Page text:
A core principle was constraints on capital. Governments were permitted to control capital flight, a principle that still is in the IMF rules, though ignored. And currencies were regulated within a narrow band. The motives were twofold. The first was economic: Keynes and White believed that these measures would stimulate economic growth and trade. The second was sociopolitical: both understood that unless governments are able to regulate capital, they will not be able to carry out social democratic (welfare state) measures. These had enormous support among populations that had been radicalized by the Great Depression and the anti-fascist war (World War II).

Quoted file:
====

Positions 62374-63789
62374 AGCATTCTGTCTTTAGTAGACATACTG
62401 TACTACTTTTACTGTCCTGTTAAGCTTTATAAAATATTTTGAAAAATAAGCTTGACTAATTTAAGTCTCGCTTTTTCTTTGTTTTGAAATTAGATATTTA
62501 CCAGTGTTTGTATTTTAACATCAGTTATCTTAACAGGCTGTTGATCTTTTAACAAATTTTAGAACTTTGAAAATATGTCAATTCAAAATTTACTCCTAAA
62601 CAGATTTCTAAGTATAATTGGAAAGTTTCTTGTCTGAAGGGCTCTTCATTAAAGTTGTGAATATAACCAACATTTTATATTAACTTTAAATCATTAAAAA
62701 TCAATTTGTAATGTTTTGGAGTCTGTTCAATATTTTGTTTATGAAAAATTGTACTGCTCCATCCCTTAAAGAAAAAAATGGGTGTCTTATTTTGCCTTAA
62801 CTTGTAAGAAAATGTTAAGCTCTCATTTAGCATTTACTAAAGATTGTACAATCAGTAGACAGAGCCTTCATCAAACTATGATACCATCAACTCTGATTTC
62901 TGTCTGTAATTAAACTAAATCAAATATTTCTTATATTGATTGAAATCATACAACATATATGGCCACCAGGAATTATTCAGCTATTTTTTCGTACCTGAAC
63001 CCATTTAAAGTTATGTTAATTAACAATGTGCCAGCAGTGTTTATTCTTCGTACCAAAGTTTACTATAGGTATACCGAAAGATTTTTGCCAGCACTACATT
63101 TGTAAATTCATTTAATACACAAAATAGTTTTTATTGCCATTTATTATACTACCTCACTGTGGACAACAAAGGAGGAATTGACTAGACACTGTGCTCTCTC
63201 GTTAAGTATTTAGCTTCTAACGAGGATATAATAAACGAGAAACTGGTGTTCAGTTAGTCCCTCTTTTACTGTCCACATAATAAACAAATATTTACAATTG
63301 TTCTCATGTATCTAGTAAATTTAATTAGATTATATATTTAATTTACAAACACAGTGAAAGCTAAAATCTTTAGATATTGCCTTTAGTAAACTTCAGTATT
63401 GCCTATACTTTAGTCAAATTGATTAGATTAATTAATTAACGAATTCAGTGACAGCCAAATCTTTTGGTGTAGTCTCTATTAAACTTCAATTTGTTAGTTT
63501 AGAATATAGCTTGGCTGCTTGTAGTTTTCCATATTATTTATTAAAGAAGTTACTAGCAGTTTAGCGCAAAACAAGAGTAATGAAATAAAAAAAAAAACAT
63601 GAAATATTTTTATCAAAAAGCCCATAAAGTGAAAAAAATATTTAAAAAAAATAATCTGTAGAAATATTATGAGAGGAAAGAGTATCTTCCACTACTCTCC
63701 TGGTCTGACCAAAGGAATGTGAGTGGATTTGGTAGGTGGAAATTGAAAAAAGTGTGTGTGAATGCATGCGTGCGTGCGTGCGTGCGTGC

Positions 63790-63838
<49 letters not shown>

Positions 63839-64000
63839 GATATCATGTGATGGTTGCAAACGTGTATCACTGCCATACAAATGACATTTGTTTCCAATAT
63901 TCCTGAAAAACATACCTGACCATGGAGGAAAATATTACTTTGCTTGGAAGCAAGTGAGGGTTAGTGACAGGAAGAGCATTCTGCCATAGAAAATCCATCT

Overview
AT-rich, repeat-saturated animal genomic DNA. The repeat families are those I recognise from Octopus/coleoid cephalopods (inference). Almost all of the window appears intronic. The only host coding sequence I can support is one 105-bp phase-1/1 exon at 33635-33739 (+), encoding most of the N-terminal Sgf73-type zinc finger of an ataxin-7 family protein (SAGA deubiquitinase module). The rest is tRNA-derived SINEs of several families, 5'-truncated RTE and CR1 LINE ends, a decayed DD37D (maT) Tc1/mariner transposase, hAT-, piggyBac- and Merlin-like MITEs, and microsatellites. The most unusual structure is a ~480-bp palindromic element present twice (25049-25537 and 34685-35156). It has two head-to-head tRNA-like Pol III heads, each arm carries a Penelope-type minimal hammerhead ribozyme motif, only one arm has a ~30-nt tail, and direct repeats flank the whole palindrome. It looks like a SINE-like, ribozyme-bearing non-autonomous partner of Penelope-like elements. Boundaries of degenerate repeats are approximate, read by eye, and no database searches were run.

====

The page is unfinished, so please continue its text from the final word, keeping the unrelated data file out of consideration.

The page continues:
The basis for the sociopolitical motive is straightforward. Free capital movement establishes what international economists have called a “virtual parliament” of investors and lenders, who carry out a “moment-by-moment referendum” on government policies. The “virtual parliaments” can “vote” against these policies if it considers them irrational: enacted for the benefit of people, rather than profit for concentrated private power. They can “vote” by capital flight, attacks on currencies, and other devices offered by financial liberalization. Keynes considered the most important achievement of Bretton Woods to be establishment of the right of governments to restrict capital movement.